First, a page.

The following charts work best for displaying numeric-numeric data.

**Scatterplot**: This type of chart displays data points on a Cartesian plane. Each data point has two numeric values: one providing the x-coordinate and the other the y-coordinate on the plot. Scatterplots are perfect for showcasing trends across two numeric variables, such as the relationship between a person’s age and their income.

**Line chart**: Line charts plot data points connected by lines. For example, you can use a line chart if you have monthly revenue and expenses. This type of chart works great for illustrating trends and movements over time.

**Grouped bar chart**: This variant of a bar chart displays multiple sets of data for each category on the x-axis. Imagine you want to compare the sale of three different products over three months. In this case, the x-axis would represent the months, and each month would have three bars representing the sales of each product.

**Stacked bar chart**: Stacked bar charts are similar to grouped bar charts, but they stack the bars on top of each other. This can help you compare the proportion of each category to the whole. For example, if you want to analyze the composition of a company’s revenue from different product categories, a stacked bar chart can show the proportion of each category contributing to the total revenue.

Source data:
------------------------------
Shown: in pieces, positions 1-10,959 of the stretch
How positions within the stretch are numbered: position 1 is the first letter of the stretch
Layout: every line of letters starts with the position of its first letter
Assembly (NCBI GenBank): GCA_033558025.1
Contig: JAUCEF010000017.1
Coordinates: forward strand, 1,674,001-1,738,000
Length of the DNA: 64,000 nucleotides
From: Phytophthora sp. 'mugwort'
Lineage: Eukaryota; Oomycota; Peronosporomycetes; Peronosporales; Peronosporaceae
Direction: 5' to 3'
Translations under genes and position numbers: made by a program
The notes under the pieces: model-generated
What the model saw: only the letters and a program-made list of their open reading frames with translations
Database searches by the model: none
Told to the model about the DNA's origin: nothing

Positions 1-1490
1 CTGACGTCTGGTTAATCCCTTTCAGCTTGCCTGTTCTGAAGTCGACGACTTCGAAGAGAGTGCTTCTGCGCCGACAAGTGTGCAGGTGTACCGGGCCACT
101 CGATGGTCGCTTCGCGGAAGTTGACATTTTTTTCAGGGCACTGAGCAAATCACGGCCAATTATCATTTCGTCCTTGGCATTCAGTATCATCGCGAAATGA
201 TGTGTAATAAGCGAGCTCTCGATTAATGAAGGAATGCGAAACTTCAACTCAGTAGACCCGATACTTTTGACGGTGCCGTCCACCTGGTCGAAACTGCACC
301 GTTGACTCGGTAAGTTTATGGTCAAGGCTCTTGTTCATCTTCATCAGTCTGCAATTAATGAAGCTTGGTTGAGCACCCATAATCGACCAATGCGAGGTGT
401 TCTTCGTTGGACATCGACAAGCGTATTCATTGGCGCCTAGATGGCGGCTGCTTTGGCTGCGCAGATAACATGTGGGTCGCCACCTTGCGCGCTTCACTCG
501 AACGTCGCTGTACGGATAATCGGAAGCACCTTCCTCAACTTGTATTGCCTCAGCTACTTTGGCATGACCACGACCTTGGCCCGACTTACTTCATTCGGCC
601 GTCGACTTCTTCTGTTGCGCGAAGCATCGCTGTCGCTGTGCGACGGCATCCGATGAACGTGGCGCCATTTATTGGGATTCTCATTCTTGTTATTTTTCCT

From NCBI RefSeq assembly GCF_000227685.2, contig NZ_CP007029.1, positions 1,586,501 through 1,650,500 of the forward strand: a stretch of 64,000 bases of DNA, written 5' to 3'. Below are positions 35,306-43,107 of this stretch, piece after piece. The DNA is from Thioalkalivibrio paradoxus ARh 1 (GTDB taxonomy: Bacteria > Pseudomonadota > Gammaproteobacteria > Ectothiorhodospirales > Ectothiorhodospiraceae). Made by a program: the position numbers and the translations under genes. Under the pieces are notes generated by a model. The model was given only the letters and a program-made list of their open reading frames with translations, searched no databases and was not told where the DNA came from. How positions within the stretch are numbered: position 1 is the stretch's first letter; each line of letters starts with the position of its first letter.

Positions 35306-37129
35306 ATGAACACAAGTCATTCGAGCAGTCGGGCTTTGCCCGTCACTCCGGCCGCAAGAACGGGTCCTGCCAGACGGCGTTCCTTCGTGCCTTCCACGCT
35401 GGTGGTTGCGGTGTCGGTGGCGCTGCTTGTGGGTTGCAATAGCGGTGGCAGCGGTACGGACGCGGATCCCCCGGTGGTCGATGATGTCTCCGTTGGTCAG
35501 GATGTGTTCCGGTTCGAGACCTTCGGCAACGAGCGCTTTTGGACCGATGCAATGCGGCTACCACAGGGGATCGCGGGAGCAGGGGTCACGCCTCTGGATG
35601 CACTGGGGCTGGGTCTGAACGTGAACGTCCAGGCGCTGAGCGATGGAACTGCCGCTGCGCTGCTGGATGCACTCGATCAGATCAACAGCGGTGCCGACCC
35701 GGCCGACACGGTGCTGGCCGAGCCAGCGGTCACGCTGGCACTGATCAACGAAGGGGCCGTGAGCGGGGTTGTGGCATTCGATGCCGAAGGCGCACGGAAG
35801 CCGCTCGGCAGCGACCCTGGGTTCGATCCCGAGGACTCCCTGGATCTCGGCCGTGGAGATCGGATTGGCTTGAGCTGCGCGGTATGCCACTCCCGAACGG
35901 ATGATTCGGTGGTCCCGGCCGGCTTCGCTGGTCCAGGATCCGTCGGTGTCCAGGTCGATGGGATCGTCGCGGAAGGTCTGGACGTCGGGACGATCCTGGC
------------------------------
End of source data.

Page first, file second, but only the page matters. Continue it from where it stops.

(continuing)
**Multi-series line chart**: A multi-series line chart is essentially a line chart with multiple lines in the same plot. This is useful when you want to compare the trends of different data sets over time. Let’s say you want to compare the revenue growth of three different companies over ten years. A multi-series line chart will have three lines, each representing one company, and the x-axis will represent the years.

**Bubble chart**: A bubble chart is like a scatter plot, but each data point is represented by a bubble. The size of the bubbles can represent a third numeric value, such as when illustrating the relationship between a company’s product sales, profit margin, and market size. Bigger bubbles would indicate a higher value for the third variable.

**Heatmap**: A heatmap is a grid where each cell is colored based on a numeric value. This visualization can help you spot patterns in large datasets with higher ease. For instance, if you want to understand the correlation between location and crime rate, a heatmap can show you the data visually compellingly.

While there are many chart types for displaying numeric-numeric data, an effective choice depends on the story you want to tell with your data and the relationship you want to emphasize.